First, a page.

Thursday, June 28, 2007

What does the FDA intend with its CGMP Rule?

The FDA's new Dietary Supplement Current Good Manufacturing Practices (cGMPs): I’m reading them, but so can you, at:

(467 pages when downloaded to MS Word; the actual rule doesn’t start until page 426, after 359 comments…).

Here are some comments by FDA, from the commentary preceding the new rule, that tell us a lot about where the present administration of FDA wants to take us:

“…we disagree with the comments asserting dietary supplements have a track record of safety such that dietary supplement CGMP requirements are unnecessary. Section 402(g) of the act does not require us to establish a ‘bad’ track record of safety in the manufacture of dietary supplements before we may issue a dietary supplement CGMP rule. Furthermore, we disagree with the comments comparing dietary supplement safety to drug safety; there are different statutory requirements, different regulatory requirements, and different safety evaluations for dietary supplements and drugs.”

And this, from the economic impact section:

“We find that this final rule will have a significanteconomic impact on a substantial number of small entities.... Establishments with above average costs, and even establishments with average costs, could be hard pressed to continue to operate. Some of these may decide it is too costly and either change product lines or go out of business.... 140 very small [less than 20 employees] and 32 small dietary supplement manufacturers [less than500 employees] will be at risk of going out of business.... costs per establishment are proportionally higher for very small than for large establishments....The regulatory costs of this final rule will also discourage new small businesses from entering the industry.”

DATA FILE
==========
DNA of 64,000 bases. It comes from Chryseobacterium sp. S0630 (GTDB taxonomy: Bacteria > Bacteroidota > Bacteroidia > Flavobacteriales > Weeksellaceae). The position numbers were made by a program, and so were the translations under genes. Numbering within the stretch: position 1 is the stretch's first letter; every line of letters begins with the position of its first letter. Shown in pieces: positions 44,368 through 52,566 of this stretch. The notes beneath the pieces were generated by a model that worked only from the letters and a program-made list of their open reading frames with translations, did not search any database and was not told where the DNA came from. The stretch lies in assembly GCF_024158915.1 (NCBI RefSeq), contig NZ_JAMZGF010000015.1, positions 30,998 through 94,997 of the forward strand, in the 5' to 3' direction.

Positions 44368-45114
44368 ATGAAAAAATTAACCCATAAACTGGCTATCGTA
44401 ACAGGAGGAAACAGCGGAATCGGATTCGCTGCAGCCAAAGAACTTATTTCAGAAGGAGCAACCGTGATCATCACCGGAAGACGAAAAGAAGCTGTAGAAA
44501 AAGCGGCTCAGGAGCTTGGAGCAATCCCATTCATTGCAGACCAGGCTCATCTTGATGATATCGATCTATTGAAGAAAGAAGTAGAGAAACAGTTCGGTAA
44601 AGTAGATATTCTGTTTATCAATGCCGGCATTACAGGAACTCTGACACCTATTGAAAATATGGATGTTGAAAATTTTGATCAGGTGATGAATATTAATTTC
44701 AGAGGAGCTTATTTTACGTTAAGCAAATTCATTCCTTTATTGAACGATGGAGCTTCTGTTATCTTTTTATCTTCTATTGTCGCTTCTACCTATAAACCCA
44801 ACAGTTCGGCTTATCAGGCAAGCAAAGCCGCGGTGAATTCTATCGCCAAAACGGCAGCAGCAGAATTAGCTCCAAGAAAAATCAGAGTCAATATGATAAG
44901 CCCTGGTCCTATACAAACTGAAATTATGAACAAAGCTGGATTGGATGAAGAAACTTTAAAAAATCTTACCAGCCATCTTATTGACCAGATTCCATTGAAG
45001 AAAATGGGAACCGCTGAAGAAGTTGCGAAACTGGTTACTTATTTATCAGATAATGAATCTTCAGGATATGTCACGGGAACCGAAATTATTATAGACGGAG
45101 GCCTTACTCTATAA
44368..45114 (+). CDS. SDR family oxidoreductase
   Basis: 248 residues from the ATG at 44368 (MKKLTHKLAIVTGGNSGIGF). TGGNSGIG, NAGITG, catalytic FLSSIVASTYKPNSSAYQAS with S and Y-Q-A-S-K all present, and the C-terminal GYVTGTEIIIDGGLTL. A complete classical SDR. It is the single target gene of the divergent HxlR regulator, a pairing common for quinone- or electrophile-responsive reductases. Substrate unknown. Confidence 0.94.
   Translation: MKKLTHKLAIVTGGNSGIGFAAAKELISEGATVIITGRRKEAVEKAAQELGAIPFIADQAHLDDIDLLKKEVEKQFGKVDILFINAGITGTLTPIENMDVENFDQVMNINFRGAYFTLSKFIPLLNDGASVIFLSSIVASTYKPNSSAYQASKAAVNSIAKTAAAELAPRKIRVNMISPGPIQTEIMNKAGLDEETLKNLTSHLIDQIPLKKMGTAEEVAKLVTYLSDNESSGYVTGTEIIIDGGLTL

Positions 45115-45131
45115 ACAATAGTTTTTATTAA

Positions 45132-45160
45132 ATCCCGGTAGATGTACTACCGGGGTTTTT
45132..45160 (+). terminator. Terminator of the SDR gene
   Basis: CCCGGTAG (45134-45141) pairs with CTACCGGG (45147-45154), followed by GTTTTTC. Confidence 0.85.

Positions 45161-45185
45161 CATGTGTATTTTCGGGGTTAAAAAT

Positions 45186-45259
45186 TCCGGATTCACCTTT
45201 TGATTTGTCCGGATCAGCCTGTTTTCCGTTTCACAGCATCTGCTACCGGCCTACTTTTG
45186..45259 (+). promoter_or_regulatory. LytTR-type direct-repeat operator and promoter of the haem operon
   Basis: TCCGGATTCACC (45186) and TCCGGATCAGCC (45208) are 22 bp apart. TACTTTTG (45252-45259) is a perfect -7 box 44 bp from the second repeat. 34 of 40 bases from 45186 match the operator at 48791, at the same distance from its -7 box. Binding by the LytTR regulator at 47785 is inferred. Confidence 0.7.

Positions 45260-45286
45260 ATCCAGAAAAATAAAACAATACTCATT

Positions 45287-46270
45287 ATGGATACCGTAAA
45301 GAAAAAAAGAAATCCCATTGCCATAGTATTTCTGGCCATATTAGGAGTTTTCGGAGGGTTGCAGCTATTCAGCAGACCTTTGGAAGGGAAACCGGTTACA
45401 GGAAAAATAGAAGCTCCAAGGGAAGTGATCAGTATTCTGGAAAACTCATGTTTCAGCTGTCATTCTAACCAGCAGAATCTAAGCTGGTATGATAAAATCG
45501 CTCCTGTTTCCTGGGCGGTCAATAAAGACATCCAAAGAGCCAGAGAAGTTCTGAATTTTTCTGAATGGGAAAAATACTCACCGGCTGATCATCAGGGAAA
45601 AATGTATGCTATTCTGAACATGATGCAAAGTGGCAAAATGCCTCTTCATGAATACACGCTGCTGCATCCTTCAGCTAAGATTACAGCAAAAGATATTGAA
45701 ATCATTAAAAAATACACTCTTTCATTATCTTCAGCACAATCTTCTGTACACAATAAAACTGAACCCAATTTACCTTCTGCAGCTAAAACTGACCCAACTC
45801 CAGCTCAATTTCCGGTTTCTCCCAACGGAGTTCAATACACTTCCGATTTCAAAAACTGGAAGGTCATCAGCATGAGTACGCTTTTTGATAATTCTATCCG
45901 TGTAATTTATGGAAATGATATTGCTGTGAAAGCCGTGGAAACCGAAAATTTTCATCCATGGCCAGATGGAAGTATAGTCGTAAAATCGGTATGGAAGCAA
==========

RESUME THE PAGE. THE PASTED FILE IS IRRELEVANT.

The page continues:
This makes explicit what many critics of the FDA have believed for some time: the Agency is hopelessly "in the pocket" of the "Bigs" - Big Pharma, Big Chema, etc.

Can we hope there will be a change of Agency attitude when the Administration changes in about a year and a half; especially if the good doctor from Texas replaces the current Texan occupying the White House?

Certainly it is time to raise the issue of why are Foods and Drugs (and Medical Devices) being regulated by the same Agency? If the FDA were restricted to policing the drug industry -- a job it now does poorly at best -- the public might be better served. Without adding to the bureaucracy, let's transfer food safety to the Department of Agriculture and then let the Federal Trade Commission do what it is supposed to do, policing the substantiation of advertising claims, when the public complains.

It is time to refocus the Food and Drug Administrtion into a Drug and Medical Device Administration. And get them away from our foods, dietary supplements and natural remedies.

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